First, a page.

The Scientific World Journal

Volume 2014, Article ID 769241, 7 pages

http://dx.doi.org/10.1155/2014/769241

## Integer-Linear-Programing Optimization in Scalable Video Multicast with Adaptive Modulation and Coding in Wireless Networks

School of Electrical and Computer Engineering, Woncheon Hall 432, Ajou University 206, World Cup-ro, Yeongtong-gu, Suwon-si, Gyeonggi-do 443-749, Republic of Korea

Received 6 March 2014; Accepted 7 July 2014; Published 3 September 2014

Academic Editor: Gerhard-Wilhelm Weber

Copyright © 2014 Dongyul Lee and Chaewoo Lee. This is an open access article distributed under the Creative Commons Attribution License, which permits unrestricted use, distribution, and reproduction in any medium, provided the original work is properly cited.

#### Abstract

The advancement in wideband wireless network supports real time services such as IPTV and live video streaming. However, because of the sharing nature of the wireless medium, efficient resource allocation has been studied to achieve a high level of acceptability and proliferation of wireless multimedia. Scalable video coding (SVC) with adaptive modulation and coding (AMC) provides an excellent solution for wireless video streaming. By assigning different modulation and coding schemes (MCSs) to video layers, SVC can provide good video quality to users in good channel conditions and also basic video quality to users in bad channel conditions. For optimal resource allocation, a key issue in applying SVC in the wireless multicast service is how to assign MCSs and the time resources to each SVC layer in the heterogeneous channel condition. We formulate this problem with integer linear programming (ILP) and provide numerical results to show the performance under 802.16 m environment. The result shows that our methodology enhances the overall system throughput compared to an existing algorithm.

#### 1. Introduction

Rapid advancement in mobile wideband wireless network (i.e., 4G and 5G) supports real time services such as IPTV and live video streaming. Nevertheless, efficient resource allocation is required to satisfy delay requirements and to overcome the bandwidth shortage due to the increased number of users. Because of the sharing nature of the wireless medium, the wireless multicast has attracted much attention when multiple users want to receive the same video service at the same time [1].

Multicast service in wireless heterogeneous networks can adaptively choose a certain modulation and coding scheme (MCS) [2] based on the channel status and the hardware capability of the receivers. For the nonscalable coding (or called a single-layer coding) the multicast data rate and video quality are determined by the user who experiences the worst channel status [1, 3].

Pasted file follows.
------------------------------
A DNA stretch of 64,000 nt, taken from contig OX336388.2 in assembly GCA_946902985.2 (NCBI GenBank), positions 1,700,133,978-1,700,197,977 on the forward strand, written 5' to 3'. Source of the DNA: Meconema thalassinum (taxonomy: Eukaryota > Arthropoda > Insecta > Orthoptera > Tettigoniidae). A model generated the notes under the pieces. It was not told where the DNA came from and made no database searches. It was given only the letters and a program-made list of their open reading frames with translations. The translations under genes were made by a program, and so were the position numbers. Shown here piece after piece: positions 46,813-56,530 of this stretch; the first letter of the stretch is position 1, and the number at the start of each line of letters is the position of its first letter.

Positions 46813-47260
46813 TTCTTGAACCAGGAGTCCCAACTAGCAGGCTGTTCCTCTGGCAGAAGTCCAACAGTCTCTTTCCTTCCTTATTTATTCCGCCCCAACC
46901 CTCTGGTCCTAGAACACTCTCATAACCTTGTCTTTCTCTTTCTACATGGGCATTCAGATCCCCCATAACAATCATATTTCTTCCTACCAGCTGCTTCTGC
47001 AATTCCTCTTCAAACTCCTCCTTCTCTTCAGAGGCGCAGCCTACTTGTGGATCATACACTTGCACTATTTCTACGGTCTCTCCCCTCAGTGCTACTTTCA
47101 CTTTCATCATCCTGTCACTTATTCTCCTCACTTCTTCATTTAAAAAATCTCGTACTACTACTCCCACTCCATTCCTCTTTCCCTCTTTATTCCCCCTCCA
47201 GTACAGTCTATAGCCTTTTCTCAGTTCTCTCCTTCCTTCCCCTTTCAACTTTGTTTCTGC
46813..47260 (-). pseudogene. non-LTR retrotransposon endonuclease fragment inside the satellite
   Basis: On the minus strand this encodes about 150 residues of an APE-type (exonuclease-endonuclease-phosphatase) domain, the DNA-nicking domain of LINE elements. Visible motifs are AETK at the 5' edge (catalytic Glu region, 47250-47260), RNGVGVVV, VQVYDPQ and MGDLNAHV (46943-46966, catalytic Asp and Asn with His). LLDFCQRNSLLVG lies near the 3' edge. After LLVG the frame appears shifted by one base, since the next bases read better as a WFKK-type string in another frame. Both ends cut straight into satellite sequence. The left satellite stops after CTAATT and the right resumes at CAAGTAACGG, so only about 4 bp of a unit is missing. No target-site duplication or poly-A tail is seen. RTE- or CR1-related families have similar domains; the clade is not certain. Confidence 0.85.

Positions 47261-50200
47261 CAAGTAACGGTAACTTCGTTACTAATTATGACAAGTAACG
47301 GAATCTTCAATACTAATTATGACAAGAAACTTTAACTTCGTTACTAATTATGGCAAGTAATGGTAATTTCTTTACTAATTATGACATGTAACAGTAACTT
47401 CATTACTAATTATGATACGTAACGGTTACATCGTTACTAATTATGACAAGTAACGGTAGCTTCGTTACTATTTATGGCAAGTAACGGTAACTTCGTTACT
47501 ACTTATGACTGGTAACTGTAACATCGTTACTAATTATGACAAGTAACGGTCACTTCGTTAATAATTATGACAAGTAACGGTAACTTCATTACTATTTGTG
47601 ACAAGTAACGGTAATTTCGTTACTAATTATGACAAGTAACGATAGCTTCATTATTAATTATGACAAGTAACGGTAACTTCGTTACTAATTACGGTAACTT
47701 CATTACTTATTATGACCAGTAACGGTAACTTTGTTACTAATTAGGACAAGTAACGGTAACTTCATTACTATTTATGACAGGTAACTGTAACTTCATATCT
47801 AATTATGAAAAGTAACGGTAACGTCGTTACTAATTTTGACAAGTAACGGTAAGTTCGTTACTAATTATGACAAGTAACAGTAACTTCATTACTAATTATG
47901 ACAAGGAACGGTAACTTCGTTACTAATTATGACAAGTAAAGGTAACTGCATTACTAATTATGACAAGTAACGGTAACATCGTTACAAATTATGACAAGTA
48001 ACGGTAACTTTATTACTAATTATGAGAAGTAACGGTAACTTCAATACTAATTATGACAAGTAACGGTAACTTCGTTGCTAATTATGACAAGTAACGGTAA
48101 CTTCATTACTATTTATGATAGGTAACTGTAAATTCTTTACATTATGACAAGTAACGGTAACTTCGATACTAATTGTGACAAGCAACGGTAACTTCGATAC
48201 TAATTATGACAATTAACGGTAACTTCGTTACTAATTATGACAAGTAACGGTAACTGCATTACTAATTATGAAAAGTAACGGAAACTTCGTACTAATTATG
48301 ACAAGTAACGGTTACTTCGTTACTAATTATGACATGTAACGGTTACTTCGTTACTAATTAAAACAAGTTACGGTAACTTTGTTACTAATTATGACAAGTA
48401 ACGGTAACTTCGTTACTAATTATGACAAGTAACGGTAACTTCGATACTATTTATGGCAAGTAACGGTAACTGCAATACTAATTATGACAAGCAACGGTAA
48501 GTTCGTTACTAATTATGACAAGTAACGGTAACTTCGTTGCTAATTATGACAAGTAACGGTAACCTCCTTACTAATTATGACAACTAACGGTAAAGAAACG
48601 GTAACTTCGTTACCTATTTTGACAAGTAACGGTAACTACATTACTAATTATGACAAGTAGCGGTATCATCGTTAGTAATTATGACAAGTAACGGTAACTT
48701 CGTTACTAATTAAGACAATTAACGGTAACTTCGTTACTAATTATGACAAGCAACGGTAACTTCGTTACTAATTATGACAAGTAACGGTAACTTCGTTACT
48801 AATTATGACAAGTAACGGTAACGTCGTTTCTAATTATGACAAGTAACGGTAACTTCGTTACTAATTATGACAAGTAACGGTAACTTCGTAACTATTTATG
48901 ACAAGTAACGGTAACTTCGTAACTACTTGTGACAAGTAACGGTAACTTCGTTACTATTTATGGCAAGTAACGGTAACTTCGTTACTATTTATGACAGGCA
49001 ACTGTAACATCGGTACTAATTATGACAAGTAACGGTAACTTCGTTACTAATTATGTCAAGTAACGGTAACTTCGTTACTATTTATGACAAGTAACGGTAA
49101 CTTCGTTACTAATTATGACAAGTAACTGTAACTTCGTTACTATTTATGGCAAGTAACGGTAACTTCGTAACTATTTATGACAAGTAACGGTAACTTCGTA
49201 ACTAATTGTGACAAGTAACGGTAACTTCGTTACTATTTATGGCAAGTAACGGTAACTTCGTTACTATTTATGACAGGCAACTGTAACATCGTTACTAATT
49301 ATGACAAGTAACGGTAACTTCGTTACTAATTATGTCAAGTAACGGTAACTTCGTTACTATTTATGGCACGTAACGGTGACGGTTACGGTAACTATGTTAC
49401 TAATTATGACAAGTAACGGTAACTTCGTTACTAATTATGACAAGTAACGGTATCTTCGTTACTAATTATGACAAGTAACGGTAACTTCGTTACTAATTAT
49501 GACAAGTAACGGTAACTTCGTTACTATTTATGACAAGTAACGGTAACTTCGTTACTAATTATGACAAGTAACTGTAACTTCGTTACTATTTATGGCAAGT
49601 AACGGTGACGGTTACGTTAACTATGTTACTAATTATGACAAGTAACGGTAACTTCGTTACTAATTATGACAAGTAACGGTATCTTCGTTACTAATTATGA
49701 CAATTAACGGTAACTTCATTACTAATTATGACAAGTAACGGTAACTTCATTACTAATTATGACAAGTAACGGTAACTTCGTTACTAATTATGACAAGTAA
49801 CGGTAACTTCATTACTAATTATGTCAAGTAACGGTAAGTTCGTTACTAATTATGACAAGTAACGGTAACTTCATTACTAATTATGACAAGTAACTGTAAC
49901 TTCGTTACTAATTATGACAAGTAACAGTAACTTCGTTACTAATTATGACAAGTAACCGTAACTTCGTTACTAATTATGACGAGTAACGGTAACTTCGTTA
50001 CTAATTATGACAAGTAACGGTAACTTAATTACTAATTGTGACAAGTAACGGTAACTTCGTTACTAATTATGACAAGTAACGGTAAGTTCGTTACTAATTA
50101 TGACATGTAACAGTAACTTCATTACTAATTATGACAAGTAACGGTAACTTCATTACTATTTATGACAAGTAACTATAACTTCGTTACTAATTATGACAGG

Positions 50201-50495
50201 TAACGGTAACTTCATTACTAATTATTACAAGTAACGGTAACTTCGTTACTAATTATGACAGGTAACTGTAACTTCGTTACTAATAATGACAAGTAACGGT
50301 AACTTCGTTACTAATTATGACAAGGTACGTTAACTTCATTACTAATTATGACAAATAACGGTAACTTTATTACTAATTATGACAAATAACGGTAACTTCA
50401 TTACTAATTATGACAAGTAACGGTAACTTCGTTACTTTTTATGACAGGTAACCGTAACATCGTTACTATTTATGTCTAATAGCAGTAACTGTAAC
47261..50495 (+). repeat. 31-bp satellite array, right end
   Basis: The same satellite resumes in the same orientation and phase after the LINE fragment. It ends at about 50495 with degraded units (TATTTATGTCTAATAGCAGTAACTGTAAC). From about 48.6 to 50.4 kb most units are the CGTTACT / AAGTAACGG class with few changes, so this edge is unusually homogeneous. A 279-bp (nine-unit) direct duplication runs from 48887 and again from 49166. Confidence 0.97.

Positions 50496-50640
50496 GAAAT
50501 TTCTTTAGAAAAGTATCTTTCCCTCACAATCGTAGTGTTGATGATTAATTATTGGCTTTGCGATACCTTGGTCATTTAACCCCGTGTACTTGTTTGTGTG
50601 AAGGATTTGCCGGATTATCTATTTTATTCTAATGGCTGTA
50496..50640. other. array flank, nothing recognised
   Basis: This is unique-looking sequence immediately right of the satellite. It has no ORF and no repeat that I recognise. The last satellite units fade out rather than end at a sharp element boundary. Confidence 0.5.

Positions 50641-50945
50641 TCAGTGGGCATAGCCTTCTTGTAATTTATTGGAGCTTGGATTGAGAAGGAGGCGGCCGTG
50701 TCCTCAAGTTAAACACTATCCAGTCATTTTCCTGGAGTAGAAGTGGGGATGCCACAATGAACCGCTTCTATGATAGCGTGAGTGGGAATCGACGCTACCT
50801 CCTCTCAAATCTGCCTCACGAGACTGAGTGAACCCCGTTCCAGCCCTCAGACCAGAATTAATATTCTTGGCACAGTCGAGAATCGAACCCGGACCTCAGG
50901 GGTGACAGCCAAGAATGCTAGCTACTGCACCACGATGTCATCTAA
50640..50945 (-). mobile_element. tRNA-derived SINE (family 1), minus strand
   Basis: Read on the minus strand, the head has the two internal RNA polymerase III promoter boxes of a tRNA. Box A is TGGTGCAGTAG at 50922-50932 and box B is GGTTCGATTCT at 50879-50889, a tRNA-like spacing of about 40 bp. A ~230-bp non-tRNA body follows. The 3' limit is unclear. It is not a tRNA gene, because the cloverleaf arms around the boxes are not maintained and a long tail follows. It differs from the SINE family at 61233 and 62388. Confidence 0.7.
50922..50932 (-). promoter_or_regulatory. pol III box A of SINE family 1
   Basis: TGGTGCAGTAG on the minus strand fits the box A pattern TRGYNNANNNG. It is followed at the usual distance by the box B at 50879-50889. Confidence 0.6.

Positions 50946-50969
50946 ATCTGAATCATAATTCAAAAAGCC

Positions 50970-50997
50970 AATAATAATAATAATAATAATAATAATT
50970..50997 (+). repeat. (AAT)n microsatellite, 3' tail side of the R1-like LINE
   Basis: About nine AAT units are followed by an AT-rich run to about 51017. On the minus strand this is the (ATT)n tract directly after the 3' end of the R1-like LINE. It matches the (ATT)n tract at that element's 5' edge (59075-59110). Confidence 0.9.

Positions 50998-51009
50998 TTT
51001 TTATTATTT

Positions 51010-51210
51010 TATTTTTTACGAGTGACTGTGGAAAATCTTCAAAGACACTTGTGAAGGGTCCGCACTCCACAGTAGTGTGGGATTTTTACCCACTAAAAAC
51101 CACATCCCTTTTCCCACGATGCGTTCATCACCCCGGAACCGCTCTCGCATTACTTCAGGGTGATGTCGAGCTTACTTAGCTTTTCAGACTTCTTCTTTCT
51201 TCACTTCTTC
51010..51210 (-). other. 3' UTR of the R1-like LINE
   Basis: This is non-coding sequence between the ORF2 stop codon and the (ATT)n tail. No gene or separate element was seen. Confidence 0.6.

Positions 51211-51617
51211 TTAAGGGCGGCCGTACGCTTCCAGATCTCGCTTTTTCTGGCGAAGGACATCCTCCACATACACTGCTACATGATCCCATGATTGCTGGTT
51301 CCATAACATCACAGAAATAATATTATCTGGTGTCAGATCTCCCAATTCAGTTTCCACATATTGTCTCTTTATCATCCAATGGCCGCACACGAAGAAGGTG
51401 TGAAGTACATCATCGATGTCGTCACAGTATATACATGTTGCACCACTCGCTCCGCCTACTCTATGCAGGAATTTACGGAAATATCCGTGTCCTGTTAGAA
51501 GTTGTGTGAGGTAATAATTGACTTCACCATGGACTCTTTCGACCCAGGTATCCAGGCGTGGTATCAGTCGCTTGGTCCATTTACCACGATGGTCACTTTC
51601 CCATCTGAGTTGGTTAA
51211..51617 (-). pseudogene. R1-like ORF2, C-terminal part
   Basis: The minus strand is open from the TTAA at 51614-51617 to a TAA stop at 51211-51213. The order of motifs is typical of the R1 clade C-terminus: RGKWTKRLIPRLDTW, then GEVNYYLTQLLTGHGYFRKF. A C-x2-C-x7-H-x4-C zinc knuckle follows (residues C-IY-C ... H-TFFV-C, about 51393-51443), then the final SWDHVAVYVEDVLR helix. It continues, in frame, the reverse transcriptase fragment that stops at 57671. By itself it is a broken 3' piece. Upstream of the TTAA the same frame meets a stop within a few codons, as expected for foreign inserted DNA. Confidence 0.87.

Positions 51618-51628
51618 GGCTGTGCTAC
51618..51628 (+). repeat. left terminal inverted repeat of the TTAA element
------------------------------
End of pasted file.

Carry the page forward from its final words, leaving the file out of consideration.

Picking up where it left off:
To alleviate the video performance degradation caused by the user who has the worst channel status, scalable video coding (SVC) [4] with adaptive modulation and coding (AMC) provides an excellent solution. In SVC, a video stream is divided into multiple layers. SVC encodes video with the nested dependency: the base layer encodes the basic video quality and higher layers, called the enhancement layers, refine the visual quality from the base layer with smaller quantization granularities. To enhance the overall performance of wireless multicast video streaming, we assign a low MCS to base layer and high MCSs to enhancement layers, so that the users in bad channel conditions receive fewer enhancement layers and obtain basic video quality, while the users in good channel conditions receive more enhancement layers and obtain better video quality.

A key issue arising under this setting is how each layer selects its MCS under the constraint of available radio resources for multicast services. A lot of research has studied the resource allocation problem in wireless multicast streaming video services [5–10]. In particular, [8, 10] are most closely related to our research work, which provides solutions in both the single channel and slot TDMA-based networks. Reference [8] proposed an algorithm that guarantees full coverage which provides all destinations with at least a base layer to accommodate them. It allocates other MCSs to the enhancement layers with a heuristic algorithm to maximize the sum of utilities of all the receivers. It assumed that the size of each video layer is the same and the utility function of a user is simply a log function of the received data. The size of each layer is usually different, such that SVC supports various video qualities. The video quality experienced by a user is peak signal-to-noise ratio (PSNR) not a simple log function, so PSNR should be used in the resource allocation.